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Morphine Detox

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About Morphine Detox

Morphine detox is becoming a more prevalent problem across the United States in the past few decades. Morphine is highly addictive, even when taken under a doctor’s supervision, and more so when taken recreationally. Working within the reward center in the brain, the pleasurable sensations when taking morphine can push individuals into morphine dependency. Once individuals have developed a tolerance for morphine, their need for the drug in higher doses, or frequency, can often push them into full-blown morphine addiction. There are some indicators when morphine dependency becomes a narcotic addiction. As an individual attempt to taper off the morphine, their bodies will begin to experience negative sensations such as sweating, headaches, and anxiety.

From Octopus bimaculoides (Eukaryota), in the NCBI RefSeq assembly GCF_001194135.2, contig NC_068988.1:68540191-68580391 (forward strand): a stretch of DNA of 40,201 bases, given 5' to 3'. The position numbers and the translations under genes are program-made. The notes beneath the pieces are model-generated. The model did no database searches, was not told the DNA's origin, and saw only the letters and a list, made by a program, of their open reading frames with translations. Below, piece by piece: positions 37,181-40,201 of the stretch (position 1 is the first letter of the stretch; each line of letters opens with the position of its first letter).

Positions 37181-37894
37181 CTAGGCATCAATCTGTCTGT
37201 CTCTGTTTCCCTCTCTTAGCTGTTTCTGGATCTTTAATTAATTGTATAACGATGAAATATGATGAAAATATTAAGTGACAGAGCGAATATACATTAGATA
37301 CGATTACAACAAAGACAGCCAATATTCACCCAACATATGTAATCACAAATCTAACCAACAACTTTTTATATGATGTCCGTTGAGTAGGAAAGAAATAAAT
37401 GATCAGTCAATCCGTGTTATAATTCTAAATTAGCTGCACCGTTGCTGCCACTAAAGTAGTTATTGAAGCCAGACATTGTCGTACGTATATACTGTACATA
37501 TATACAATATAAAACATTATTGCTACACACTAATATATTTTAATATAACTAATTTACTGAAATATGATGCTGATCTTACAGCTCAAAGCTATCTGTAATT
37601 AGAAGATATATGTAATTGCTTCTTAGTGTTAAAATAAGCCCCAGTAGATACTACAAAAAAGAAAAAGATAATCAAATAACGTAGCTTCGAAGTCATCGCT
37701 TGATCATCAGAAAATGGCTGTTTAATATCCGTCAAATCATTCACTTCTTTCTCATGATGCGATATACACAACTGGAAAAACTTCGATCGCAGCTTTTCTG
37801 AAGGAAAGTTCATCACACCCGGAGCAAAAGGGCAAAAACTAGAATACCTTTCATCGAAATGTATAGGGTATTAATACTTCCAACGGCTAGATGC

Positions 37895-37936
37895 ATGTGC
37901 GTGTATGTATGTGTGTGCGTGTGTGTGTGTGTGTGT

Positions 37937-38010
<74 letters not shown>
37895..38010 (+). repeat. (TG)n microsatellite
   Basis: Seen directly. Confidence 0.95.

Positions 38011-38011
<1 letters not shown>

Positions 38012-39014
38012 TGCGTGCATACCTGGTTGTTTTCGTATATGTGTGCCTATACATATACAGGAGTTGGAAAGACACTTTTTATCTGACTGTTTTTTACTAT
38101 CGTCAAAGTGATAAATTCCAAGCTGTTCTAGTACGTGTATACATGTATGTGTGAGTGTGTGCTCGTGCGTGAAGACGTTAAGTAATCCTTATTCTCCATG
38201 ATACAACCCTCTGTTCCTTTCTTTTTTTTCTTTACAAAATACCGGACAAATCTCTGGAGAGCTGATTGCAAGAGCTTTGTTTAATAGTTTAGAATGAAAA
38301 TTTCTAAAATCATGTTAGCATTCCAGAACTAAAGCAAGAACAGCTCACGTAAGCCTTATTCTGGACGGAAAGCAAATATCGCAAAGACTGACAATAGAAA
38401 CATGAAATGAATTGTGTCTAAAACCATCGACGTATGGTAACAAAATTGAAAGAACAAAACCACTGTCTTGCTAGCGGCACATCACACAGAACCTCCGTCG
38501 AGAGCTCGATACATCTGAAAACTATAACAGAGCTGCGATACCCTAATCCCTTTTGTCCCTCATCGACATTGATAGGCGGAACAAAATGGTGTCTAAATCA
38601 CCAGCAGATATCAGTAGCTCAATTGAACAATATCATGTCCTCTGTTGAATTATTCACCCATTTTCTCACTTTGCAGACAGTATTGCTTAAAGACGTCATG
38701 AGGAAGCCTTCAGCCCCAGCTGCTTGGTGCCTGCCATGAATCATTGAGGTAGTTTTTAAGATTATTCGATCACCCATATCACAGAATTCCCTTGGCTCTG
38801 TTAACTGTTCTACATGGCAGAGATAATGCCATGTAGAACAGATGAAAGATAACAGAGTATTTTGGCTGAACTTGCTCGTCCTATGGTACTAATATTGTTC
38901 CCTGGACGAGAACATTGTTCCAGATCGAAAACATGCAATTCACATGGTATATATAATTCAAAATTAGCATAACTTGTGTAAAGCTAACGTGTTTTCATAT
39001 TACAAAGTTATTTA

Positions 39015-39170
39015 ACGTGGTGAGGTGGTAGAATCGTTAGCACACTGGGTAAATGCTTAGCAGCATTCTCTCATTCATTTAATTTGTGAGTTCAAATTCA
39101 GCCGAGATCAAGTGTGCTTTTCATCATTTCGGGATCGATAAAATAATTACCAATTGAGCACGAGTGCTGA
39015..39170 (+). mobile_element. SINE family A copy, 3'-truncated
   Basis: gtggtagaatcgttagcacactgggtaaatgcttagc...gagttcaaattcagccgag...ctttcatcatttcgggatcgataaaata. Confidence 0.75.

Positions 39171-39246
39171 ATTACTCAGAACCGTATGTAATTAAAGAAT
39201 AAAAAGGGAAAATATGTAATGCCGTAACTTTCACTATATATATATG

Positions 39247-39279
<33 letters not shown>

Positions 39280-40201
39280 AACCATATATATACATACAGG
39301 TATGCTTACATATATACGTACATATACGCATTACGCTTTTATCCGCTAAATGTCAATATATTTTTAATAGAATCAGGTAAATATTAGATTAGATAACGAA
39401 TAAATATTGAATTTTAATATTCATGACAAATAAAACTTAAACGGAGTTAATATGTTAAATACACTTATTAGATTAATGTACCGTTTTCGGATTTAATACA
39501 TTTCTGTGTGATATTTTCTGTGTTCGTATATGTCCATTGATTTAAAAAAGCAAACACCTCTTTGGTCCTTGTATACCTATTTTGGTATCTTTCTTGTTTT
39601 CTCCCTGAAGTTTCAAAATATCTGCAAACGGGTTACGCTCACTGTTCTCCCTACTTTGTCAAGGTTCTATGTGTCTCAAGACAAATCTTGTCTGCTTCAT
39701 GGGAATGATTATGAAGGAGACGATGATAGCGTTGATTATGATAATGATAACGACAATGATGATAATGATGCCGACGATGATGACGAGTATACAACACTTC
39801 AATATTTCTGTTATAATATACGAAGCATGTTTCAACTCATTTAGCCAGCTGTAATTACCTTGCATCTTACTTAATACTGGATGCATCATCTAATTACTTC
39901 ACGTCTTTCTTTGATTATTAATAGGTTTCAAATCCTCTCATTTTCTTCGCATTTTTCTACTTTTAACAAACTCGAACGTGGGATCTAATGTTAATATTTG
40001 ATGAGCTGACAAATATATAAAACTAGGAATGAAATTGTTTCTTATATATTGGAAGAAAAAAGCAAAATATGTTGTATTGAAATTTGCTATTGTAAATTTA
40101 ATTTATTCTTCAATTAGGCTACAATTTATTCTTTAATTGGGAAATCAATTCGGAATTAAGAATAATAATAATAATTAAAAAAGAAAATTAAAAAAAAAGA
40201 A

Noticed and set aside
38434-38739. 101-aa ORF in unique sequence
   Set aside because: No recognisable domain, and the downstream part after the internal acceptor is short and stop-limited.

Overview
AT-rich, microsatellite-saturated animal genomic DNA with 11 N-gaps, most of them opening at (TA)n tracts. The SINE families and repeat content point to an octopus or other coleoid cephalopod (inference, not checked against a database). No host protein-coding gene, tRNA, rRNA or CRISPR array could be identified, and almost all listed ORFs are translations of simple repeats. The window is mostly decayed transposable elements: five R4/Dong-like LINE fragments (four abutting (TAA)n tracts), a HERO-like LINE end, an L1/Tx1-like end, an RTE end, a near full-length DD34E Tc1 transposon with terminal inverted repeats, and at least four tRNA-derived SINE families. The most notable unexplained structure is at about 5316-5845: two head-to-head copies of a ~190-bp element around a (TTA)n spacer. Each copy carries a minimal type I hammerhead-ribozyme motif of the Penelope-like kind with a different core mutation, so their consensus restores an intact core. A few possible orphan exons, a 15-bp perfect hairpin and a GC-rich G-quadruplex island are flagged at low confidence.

When morphine dependency has occurred, the individual’s body will begin to show signs of withdrawal within a few hours of their last dose. Morphine detox can be a very uncomfortable process, and many attempts to detox alone are abandoned quickly. It is important to seek professional morphine detox at an inpatient detox center in Huntington Beach. Those morphine addicts who choose medical detox have a significantly higher success rate. These morphine detox centers provide all the physical, emotional, and psychological support that is needed. With intake steps are taken to help clients gain physical stability first, and then treat all the other components of drug addiction.